Hybrid court, the correct mechanism – GTF
A longstanding advocate of Tamil
rights who has sought to mainstream human rights issues at international
fora, The spokesman of the Global Tamil Forum, Suren Surenthiran
believes that the OHCHR- proposed hybrid court would be the correct
mechanism to take the process of investigating rights abuses in the
In an interview with the Sunday
Observer, he called upon all Sri Lankans to support the process to
ensure a peaceful Sri Lanka for all people.
Q: The Global Tamil Forum has welcomed the OHCHR report that
indicated war crimes committed by both sides to the conflict in Sri
Lanka. However, the report has ruled out genocide, a key concern of the
Tamil Diaspora. Does GTF accept this position?
A: If I remember correctly, the High Commissioner at the
United Nations Human Rights Council said, there’s insufficient evidence
so far from what’s been submitted and he left it open for possibility of
proof in the future. It leaves room to offer more information and to
gather new evidence to support any such allegations.
Q: GTF has also accepted the OHCHR- proposed hybrid court to
investigate rights abuses which falls short of an international inquiry,
which is what GTF has been agitating for? Is there a specific reason for
A: There is an element of confusion here.
The international inquiry that the GTF and others called for was
conducted by the OHCHR and their report was tabled during the current
(30th) session of the UNHRC in Geneva, a few days ago. The hybrid
mechanism that GTF supports is the judicial process that will progress
the recommendations that were made by the High Commissioner for Human
Rights in this report that was produced after an international
Hybrid in this context means a joint local and international combined
Q: Irrespective of what is recommended by the OHCHR, the
government is sticking to a domestic mechanism, to be worked out in the
next three months and to be operational zed thereafter. If the
government’s position receives substantial backing of the UNHRC Member
States in the coming days, how would GTF match its demand for a probe of
an international nature?
A: The second draft resolution that has been tabled at the
UNHRC on September 24 has been co-sponsored by the Government of Sri
Lanka with other Council Member States and other countries. The second
draft resolution states the following in one of the Operative
“….and further affirms in this regard the importance of participation
in a Sri Lankan judicial mechanism, including the Special Counsel’s
office, of Commonwealth and other foreign judges, defence lawyers, and
authorized prosecutors and investigators…..”
Q: The GTF statement, released in the aftermath of the OHCHR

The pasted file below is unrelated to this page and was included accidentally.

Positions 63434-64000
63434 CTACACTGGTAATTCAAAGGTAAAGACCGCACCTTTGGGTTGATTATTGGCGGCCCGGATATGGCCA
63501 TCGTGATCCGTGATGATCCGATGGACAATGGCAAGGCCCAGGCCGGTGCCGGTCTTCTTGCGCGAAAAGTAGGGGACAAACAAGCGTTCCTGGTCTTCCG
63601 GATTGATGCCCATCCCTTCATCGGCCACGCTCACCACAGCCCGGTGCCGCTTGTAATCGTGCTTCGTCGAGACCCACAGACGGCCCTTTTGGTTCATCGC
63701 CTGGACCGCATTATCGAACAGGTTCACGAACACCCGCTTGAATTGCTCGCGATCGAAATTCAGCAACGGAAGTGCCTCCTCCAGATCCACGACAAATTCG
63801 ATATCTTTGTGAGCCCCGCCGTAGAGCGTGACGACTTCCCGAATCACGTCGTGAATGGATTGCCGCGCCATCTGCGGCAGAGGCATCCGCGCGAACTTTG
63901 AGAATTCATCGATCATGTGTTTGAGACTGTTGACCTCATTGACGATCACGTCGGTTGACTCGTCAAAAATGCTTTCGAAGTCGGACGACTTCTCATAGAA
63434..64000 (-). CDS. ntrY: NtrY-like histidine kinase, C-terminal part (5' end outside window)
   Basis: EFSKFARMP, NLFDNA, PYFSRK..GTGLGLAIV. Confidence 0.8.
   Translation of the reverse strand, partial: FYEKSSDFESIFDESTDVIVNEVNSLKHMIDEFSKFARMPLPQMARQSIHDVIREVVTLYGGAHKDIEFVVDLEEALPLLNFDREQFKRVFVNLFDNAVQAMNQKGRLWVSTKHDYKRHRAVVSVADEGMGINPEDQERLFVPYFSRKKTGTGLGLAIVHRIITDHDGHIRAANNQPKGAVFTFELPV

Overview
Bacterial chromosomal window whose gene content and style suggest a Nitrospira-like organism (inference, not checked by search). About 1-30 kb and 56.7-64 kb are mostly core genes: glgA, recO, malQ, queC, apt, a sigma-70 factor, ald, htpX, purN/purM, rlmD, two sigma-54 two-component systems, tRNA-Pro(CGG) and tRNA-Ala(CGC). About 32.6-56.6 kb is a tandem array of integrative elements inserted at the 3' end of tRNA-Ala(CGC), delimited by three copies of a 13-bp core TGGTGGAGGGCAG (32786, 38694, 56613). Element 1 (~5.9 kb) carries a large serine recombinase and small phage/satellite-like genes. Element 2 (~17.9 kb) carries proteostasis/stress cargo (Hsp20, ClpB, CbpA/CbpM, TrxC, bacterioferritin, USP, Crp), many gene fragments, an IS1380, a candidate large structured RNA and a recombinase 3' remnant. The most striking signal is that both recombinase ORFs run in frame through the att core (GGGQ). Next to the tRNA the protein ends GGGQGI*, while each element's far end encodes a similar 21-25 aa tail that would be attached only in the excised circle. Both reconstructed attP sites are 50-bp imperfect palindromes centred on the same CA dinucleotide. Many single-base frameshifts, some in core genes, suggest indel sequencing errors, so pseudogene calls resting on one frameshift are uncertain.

report refers to ‘substantial participation of international
participation’ in both investigation and trial process. However, it
appears that the Tamil National Alliance (TNA) – Sri Lanka’s largest
Tamil political alliance – is now leaning towards a domestic mechanism.
The TNA represents, for all practical purposes, the people of the former
conflict zones and represent Tamil public sentiments. How do you
interpret this change of attitude? Does this dilute on someway the
demand for justice by the Tamil people in the island?
A: We are grateful to the UN High Commissioner for Human
Rights (both past and present), his/her staff and all who contributed to
the important work that went into in producing this report.
Undoubtedly, this whole exercise – the three UNHRC resolutions passed
between 2012 and 2014 and the OHCHR investigation and report – restores
confidence in the UN system as a whole to all communities and
particularly to the Tamil community. Do not for a moment believe that
the TNA as the holders of the Tamils’ overwhelming mandate support an
exclusively domestic mechanism. They have repeatedly and publicly called
for a ‘hybrid’ mechanism. Therefore, it is wrong to suggest otherwise.
As Tamil mandate holders, the TNA has so far acted honourably,
reasonably and respectfully with a clear understanding of the changing
international and local circumstances yet not bartering the justice that
we seek for the victims at any stages.
Q: Former President Mahinda Rajapaksa has called upon the
government to reject the OHCHR report and called it an insult to the Sri
Lankan Armed Forces. Do you think there would be still resistance to the
work being taken forward by the Sri Lankan Government?
A: Firstly, the former President must learn to accept and
honour the people’s verdict at not just one but two recent elections.
Both times, people – be it from Sinhala, Tamil or Muslim communities
–voted overwhelmingly to reject the policies of Mahinda Rajapaksa and
his government’s approach to Sri Lanka’s international obligations. He
will be ill-advised to even think that his views reflect the views of
the majority people of Sri Lanka. However, I do not want to
underestimate the task at hand in implementing the recommendations made
in the OHCHR report and the new resolution.
That is why it is immensely important that the government and
progressive forces in Sri Lanka of all communities help achieve
successful implementation of these recommendations to enable a creation
of a peaceful, successful and prosperous Sri Lanka for all people and
the generations to come.
Q: Former army commander, Field Marshal Sarath Fonseka, has
expressed his willingness to appear before any tribunal to answer with
regard to allegations of war crimes. What is your response?
A: GTF welcomes his readiness.